SUNDAY NIGHT CROSSTRAINING NOTES
Hearing the Voice of the Spirit as we Prepare for a New Year
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Sunday, December 2, 2012 - 6:00 p.m.  Sermon #: 1608
Pastor Don Horban

Romans 13:11-14 - “Besides this you know the time, that the hour has come for you to wake from sleep. For salvation is nearer to us now than when we first believed. [12] The night is far gone; the day is at hand. So then let us cast off the works of darkness and put on the armor of light. [13] Let us walk properly as in the daytime, not in orgies and drunkenness, not in sexual immorality and sensuality, not in quarreling and jealousy. [14] But put on the Lord Jesus Christ, and make no provision for the flesh, to gratify its desires.”

What marvelous, searching, life-directing words. And there is good reason to look at them this time of year. Not counting today, there are only four more Sunday’s before this year is irretrievably past. Even though we live eternally, your earthly life is absolutely unrepeatable. We start to think about the passing of time as the pages of the calender roll by. We think about a season of time coming to a close and a season of time just popping up with newness and freshness. One period ending. Another beginning.

That’s what these words in our text are all about. Only they carry much deeper meaning. They don’t describe one year moving on to another. They push the envelope further. They describe the passing of time all right, but on a much grander scale. They talk of the winding down of one age and the dawning of another. And, to Paul’s mind, this needs to be kept before the Church because, of course, there are no clocks and no calendars marking the change of these ages. No alarms sound. No calendars change pages. The biggest changes come the most subtly.

Because this is so, it is easy to miss the changing of the times that Paul describes. People don’t see it coming. Imagine - people all over the world will mark the passing from December, 2012 to January, 2013 (which, in substance, is really no change at all) who will never even momentarily consider the passing of the age of sin and darkness and the dawning of God’s eternal kingdom.

We will spend three weeks unpacking the importance of this text. And then we’ll spend one week in the book of Ephesians. These words from Paul define the Christian mind-set. More than anything else, Christians are time people. All sorts of people - Christians, Jews, Muslims, and atheists - all sorts of people live with an appreciation of ethics and morality. Almost everyone believes in the superiority of love to hate and goodness to evil. But Christian people mandate their lives by God’s view of history and time. They direct their lives by God’s end of the story.

We can easily see how important all this is to Paul by the way he shapes his words. He’s going to tell these Christians how they should be living in this world. You can see all that in verses 13-14 - “Let us walk properly as in the daytime, not in orgies and drunkenness, not in sexual immorality and sensuality, not in quarreling and jealousy. [14] But put on the Lord Jesus Christ, and make no provision for the flesh, to gratify its desires.”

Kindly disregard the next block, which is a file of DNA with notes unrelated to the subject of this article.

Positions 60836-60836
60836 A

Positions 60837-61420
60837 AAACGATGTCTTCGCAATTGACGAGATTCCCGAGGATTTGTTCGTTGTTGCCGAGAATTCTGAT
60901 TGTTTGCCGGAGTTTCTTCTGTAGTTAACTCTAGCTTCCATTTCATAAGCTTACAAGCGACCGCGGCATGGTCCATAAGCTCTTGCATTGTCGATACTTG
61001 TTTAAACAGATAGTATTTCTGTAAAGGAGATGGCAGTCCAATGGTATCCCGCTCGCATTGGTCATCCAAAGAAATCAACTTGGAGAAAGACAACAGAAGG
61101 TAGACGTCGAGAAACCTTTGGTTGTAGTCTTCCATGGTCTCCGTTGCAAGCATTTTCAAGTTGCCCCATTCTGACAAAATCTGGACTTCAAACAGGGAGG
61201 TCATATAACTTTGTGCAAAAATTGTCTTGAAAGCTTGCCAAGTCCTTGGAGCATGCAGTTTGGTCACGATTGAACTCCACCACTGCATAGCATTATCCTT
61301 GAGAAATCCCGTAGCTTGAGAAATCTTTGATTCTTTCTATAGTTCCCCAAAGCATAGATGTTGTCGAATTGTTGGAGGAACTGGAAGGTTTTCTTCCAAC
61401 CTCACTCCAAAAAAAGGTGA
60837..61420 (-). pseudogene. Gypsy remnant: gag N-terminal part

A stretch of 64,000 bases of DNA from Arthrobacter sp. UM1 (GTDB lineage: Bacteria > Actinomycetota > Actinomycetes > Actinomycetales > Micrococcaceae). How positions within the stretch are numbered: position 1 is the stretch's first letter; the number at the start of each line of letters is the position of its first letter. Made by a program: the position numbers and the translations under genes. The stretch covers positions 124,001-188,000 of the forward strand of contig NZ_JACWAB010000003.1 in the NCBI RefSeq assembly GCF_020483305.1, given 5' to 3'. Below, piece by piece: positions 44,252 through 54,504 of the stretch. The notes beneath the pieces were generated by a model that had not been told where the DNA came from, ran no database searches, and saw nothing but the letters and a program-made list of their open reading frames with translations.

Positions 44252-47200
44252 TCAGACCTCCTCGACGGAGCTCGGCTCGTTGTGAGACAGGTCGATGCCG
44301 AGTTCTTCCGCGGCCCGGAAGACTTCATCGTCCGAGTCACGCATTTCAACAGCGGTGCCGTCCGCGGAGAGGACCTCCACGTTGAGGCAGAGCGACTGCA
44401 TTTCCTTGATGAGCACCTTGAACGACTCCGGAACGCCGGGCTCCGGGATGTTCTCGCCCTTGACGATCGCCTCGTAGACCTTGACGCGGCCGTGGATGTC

But why are they to live so? What motivates and propels such a life-style? Christians know the times. They see one age, with all its wickedness, pain, and thrills, coming to a close. The curtain is coming down on it. No one else notices this at all. But Christians do. And they also hear something stirring in the breeze. They don’t see the full strength of sunrise yet, but they see the sky turning red with the dawn. And they aim their lives at the dawn, because where dawn is, sunrise is absolutely certain - “Besides this you know the time, that the hour has come for you to wake from sleep. For salvation is nearer to us now than when we first believed. [12] The night is far gone; the day is at hand....”(Romans 13:11-12a).



If those words are true words, there is nothing more beautiful to know. And God’s Word says they are true. Today we will look at the first two verses (11-12). Then we will spend two Sundays studying the last two verses (13-14).

1) WE NEED TO KNOW THE NATURE OF THE TIMES WE’RE LIVING IN

I say we need to know the “times” (plural) because there are two things happening at once. Paul draws together two ages that both press in on the Christian. And then he tells us something important about each of them. We’ll look at that in the second point.

The first age is one of darkness and night. Some of Paul’s most famous words imply the nature and force of this age - Romans 12:1-2 - “I appeal to you therefore, brothers, by the mercies of God, to present your bodies as a living sacrifice, holy and acceptable to God, which is your spiritual worship. [2] Do not be conformed to this world, but be transformed by the renewal of your mind, that by testing you may discern what is the will of God, what is good and acceptable and perfect.”